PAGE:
Nigel Bennett, a self-described “enviro-guy,” owns an oil-spill cleanup and containment company with a global footprint. He drives to work every day in a $100,000 Tesla Model S electric vehicle.
“I’ve had it [the Model S] about a year and every time I get into it, I feel like a kid,” says the co-founder and principal of North Vancouver, B.C.-based Aqua-Guard Spill Response Inc.
The car is quicker than a Ferrari, consistently delivers 400 kilometres on a full charge and has been almost trouble-free. “And I’ve spent about $91 on energy over the last year,” he adds, after ticking off the cost of filling and servicing his former BMW X5 SUV on an annual basis: $5,500 in fuel and $3,500 in service.
“The BMW feels so archaic now; an internal combustion engine seems so archaic.”
For Bennett, Tesla Motors Inc. isn’t a stock play or pie-in-the-sky startup facing the daunting challenge of taking on the world’s biggest auto makers. Bennett sees Tesla as nothing more than the creator of his sleek four-door hatchback.
Still, Tesla is a pipsqueak on the global automotive stage. Toyota Motor Corp., General Motors Co. and Volkswagen AG each sell about 10 million vehicles a year. Tesla has sold about 30,000 in total, though Tesla founder Elon Musk recently predicted the company should be able to deliver 100,000-plus cars a year by the end of next year.
What Tesla lacks in sales, it makes up for in chutzpah. Eight-year-old Tesla plans to disrupt the auto industry by making mass-production EVs and selling them directly to customers, eliminating traditional dealers and providing personalized service that is Formula One-like in speed and efficiency.
Plenty have bought into Tesla’s vision. Earlier this year, Morgan Stanley suggested that Tesla has a reasonable chance of rocking the trillion-dollar car industry by “flooding the market with fun-to-drive EVs.” The “bull case” for Tesla: $500 a share, or about twice what the company trades at now, making Tesla worth as much as Ford Motor Co. or General Motors today.
Except Ford, GM and Volkswagen – to name three – are all immensely profitable and about 300-plus times bigger in terms of sales. In the second quarter Tesla lost $62-million (U.S.). Ford had a pretax profit of $2.6-billion in the second quarter.
Morgan Stanley’s bullish scenario is based on Tesla bringing a game-changing, industry-shattering, disruptive model to the automotive business. Yet aside from a relative handful of happy owners such as Bennett, Tesla has proved only that it can lose millions as a niche auto maker catering to buyers willing to spend $100,000 on an EV.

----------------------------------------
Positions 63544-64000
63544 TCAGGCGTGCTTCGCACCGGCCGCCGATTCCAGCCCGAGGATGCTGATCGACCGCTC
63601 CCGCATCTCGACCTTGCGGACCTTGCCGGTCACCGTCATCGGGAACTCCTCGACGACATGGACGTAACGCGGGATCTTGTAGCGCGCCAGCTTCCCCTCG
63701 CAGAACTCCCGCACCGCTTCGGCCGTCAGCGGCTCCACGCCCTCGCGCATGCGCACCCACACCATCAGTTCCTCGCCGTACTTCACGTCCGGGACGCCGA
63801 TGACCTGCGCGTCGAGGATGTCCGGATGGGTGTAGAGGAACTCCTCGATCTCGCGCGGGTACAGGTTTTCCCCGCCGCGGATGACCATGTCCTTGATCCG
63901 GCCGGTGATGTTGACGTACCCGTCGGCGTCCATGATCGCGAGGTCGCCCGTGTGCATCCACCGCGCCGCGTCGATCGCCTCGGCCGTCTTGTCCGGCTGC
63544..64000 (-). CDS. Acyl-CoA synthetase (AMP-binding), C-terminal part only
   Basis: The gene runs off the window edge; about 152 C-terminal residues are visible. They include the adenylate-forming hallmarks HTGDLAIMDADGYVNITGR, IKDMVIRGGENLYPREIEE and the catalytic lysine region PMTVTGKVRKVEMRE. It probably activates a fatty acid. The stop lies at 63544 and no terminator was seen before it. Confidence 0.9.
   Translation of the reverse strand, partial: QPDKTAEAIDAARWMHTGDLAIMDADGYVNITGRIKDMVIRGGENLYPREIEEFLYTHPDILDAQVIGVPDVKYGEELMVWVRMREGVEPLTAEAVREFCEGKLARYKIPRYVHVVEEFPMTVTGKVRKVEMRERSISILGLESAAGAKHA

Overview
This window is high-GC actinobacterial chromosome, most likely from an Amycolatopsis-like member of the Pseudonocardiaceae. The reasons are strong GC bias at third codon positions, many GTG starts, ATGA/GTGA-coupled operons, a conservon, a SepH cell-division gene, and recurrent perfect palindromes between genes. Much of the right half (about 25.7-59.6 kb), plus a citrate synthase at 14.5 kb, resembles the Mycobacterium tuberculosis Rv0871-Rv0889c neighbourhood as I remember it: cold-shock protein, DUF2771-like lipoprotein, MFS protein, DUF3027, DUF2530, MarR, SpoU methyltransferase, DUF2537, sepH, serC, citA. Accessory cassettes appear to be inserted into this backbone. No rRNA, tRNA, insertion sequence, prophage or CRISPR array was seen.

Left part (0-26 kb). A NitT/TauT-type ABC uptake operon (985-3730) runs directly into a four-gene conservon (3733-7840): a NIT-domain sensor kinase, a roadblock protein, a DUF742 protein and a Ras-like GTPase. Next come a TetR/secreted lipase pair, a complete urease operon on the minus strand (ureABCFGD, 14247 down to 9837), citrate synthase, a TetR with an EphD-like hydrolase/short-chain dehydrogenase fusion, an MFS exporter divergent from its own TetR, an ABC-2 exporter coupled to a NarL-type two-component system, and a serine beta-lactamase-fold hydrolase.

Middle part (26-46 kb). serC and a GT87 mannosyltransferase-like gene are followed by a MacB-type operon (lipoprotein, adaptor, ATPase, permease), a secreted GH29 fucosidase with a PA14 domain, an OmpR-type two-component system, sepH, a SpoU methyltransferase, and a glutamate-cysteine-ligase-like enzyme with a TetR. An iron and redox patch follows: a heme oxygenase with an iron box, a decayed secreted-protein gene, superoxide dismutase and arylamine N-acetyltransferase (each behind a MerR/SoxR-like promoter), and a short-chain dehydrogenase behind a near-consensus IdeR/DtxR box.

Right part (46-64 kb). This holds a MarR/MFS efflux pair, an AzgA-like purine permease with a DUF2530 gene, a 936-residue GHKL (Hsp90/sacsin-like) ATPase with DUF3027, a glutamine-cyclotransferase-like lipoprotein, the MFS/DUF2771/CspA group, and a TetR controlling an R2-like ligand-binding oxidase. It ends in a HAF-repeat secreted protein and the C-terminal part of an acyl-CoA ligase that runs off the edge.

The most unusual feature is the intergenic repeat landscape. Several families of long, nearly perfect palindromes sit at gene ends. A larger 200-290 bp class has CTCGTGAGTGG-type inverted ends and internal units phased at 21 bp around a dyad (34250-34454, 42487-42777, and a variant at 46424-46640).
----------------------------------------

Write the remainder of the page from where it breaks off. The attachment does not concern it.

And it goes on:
As Tesla grows, how will it compete with well-established, immensely profitable, wickedly competitive, technology-rich global car companies with proven business practices and very deep coffers? The Fords, Nissans and Volkswagens of the world are not just going to lie down and let Tesla run them over.
Tesla, meanwhile, is spending huge sums to fund growth, conduct research and development and overcome cost barriers to EVs that suggest mass-producing affordable EVs is extremely unlikely in the near term. Car companies regularly spend $500-million to $1-billion just to bring a new model to market. Tesla will need to find that sort of money to grow its lineup, too.
These questions sent me in search of answers at Tesla headquarters in Palo Alto, Calif. There, I toured a building humming with energy and activity and met with executives who argue that all my objections about the challenges facing Tesla “are going to go away,” said chief spokesman Simon Sproule.
“The company already is grown up, in terms of volume, number of stores, service centres and other measures,” he said of Tesla with its more than 6,000 employees.
The keys to Tesla’s future are a direct-to-customer sales model and advances in battery technology. Already, Tesla has broken ground on a site just outside Reno, Nev., that the company says “could potentially be the location for the gigafactory” or large-scale battery plant. Sproule said that perhaps as early as 2017, Tesla’s third EV, the Model III or third-generation car, will be on sale at a price as low as $35,000, juicing sales.
But will Tesla’s online/shopping-mall-sales model be able to handle a dramatic increase in sales volumes? Will “big” Tesla be able to attract and service customers in a timely and cost-effective fashion? The existing franchise dealer model has proven durable at handling large numbers of new customers and existing owners. Sproule is convinced Tesla’s retail model is critical to the company’s success and it won’t change.
And then I drove away for an afternoon with the Model S. It is, as advertised, a terrific automobile to drive – fast, quiet, comfortable and equipped with the best touch-screen interface in the auto industry. Nice car? Yes, but with so many challenges ahead.
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